Administrative Task Division Among Mentor Staff

By Goda Trakumaite of  Maker Jawn @ Free Library of Philadelphia

Evolving programming needs demanded that the Free Library of Phialdelphia’s Maker Jawn Mentors take on administrative duties on top of their duties as mentors. How could we work to identify and equitably distribute tasks among ourselves in a way that would support our program and our individual professional growth?


The staff structure of Maker Jawn has shifted over time based on available funds and grant project requirements. After the first 3 years of its existence, we were managed by a part-time Project Coordinator (~30 hours/week) and staffed by between 6-10 part-time Maker Mentors (~20 hours/week). Although the original Maker Mentor job description included only tasks directly associated with developing, facilitating and documenting programming at library sites, many Mentors had taken on various administrative duties alongside their Mentor roles. This was due largely to the fact that the scope of Maker Jawn exceeded the time that the Project Coordinator was allotted, though these fractured responsibilities had made accountability difficult and staff turnover chaotic.

To address these issues, we held a group brainstorm process during which we discussed everything that needed to be done for Maker Jawn to function smoothly and generated a list of tasks this would require. The tasks were broken down into categories which the group as a whole refined further. The categories included: Human Resources, Office Management, Program Development and Badging, Outreach and Communication, and Event Coordination. Each category included a specific list of tasks. Once the categories and tasks were finalized, we all did reflective writing about what we felt most drawn to and which areas we had prior experience in. One Mentor processed all these reflections, and created a recommended staff breakdown which was then approved by the Project Coordinator. Each Mentor was assigned specific categories of tasks and provided support and training by the longer-term Mentors who had experience doing them. Open conversations around accountability and the importance of maintaining boundaries around work in part-time positions were had at staff meetings.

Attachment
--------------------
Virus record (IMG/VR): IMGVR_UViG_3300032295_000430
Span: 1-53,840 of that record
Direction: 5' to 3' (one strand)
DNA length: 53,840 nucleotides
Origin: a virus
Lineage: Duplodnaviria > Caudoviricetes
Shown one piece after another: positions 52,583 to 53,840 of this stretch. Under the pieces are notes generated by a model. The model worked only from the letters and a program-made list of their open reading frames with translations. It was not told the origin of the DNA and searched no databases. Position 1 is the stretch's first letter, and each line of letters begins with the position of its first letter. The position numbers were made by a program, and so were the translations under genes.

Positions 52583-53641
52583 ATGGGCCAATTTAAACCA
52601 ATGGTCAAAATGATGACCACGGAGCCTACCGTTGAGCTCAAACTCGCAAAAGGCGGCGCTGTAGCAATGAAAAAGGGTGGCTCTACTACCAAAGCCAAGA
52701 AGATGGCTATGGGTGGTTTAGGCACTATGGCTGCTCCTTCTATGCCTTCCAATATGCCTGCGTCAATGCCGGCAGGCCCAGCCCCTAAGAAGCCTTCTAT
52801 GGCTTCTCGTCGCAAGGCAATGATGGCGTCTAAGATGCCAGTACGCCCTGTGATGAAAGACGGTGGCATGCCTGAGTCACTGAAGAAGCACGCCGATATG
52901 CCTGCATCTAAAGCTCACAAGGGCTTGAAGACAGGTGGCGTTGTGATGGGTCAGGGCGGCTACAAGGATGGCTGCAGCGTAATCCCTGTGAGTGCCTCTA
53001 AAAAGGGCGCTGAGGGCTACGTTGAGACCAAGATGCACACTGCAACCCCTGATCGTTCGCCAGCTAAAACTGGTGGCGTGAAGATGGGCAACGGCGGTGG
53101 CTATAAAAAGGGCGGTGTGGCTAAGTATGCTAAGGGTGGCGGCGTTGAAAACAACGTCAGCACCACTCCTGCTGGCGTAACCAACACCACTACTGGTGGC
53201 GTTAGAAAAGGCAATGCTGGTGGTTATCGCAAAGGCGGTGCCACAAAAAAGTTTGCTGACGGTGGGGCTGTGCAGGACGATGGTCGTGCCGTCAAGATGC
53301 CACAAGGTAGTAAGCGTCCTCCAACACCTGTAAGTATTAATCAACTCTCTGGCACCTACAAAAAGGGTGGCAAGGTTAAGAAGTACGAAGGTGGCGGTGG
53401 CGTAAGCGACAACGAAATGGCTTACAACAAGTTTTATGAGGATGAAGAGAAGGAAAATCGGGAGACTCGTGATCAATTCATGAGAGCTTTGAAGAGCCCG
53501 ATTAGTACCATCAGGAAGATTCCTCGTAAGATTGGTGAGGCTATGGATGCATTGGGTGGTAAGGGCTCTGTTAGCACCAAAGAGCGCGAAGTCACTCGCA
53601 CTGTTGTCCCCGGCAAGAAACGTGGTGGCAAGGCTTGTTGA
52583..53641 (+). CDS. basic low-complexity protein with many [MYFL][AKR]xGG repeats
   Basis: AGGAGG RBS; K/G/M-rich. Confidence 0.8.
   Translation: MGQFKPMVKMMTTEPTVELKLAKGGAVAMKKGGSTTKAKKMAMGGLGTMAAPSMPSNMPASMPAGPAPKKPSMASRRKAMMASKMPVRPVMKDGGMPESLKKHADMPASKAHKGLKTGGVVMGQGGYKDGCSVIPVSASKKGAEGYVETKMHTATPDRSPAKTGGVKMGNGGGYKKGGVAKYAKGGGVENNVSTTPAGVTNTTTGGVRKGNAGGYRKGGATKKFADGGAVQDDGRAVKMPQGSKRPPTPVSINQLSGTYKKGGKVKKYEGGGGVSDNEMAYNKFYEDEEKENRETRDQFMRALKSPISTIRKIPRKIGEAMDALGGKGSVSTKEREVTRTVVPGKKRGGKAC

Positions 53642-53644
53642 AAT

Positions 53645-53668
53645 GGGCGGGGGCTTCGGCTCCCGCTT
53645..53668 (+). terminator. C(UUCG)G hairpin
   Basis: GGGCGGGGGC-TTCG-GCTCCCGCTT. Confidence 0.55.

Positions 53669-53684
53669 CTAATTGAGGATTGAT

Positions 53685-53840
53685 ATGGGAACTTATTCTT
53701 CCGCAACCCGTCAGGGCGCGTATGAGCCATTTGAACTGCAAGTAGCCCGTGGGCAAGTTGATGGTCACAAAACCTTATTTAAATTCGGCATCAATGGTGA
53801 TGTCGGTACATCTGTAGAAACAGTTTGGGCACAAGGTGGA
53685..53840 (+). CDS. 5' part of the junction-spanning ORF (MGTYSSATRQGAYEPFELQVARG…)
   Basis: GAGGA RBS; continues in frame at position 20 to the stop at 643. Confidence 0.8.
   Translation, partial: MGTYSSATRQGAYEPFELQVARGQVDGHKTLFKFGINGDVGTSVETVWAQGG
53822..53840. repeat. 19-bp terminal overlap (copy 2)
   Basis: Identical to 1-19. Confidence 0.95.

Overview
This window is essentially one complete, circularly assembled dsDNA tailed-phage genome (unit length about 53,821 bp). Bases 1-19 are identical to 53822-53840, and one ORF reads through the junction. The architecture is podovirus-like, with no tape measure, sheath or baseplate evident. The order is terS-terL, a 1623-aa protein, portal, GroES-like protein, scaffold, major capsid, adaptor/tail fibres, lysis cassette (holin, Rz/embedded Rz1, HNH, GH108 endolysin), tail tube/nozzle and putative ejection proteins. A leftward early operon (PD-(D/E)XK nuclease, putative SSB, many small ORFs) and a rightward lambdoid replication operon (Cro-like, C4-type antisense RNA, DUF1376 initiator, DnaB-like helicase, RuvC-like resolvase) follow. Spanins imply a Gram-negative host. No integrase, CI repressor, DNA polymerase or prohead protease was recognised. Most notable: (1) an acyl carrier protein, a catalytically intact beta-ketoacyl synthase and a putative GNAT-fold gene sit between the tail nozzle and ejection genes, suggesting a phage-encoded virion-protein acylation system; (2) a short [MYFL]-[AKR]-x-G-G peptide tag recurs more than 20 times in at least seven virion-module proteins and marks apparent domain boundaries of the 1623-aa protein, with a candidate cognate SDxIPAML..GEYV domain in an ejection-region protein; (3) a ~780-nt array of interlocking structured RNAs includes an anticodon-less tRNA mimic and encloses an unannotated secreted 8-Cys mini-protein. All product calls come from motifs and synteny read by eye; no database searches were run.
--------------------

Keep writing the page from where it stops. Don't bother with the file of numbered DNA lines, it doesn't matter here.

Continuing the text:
This process has led to a clearer division of labor at Maker Jawn which ensures that important tasks get accomplished and projects move forward and that Mentors know who to go to with specific questions, needs or issues. The transparency of the task-assigning process has built trust and a strong commitment to collaboration among staff. Assigning tasks based on Mentors’ specific skills and interests has allowed some extent of learning and growth within our chosen areas. Each Mentor’s concrete job description also ensures that no tasks or duties get forgotten when a staff member leaves. In these situations, we discuss who can temporarily take on extra tasks until a new Mentor, ideally with a skillset matching those tasks, can be hired.

While there have been many positive outcomes for both program functionality and staff morale and development through this task definition and division process, a few challenges remain. Although the staff structure has shifted in the sense that each Mentor has a clearer understanding of what they are responsible for, the actual positions of the Mentor staff within the institution have not changed. Most Mentors hold “Temporary Part-time Seasonal” positions which offer no opportunity for growth, no benefits and no consistent job security. This means that although many Mentors are taking on complex administrative roles, these roles are not recognized or appropriately compensated within the structure of the library system. Changing this is difficult within the library and the challenge is compounded by the fact that the mentors are hired for skillsets that are typically not compatible with a Library Science background, which is traditionally needed to advance professionally within the institution. This lack of opportunity for growth contributes to frequent staff turnover, and although the task breakdown has led to smoother transitions, having more consistent staff would positively affect Maker Jawn as a whole.

Related Resource:

Task Breakdown document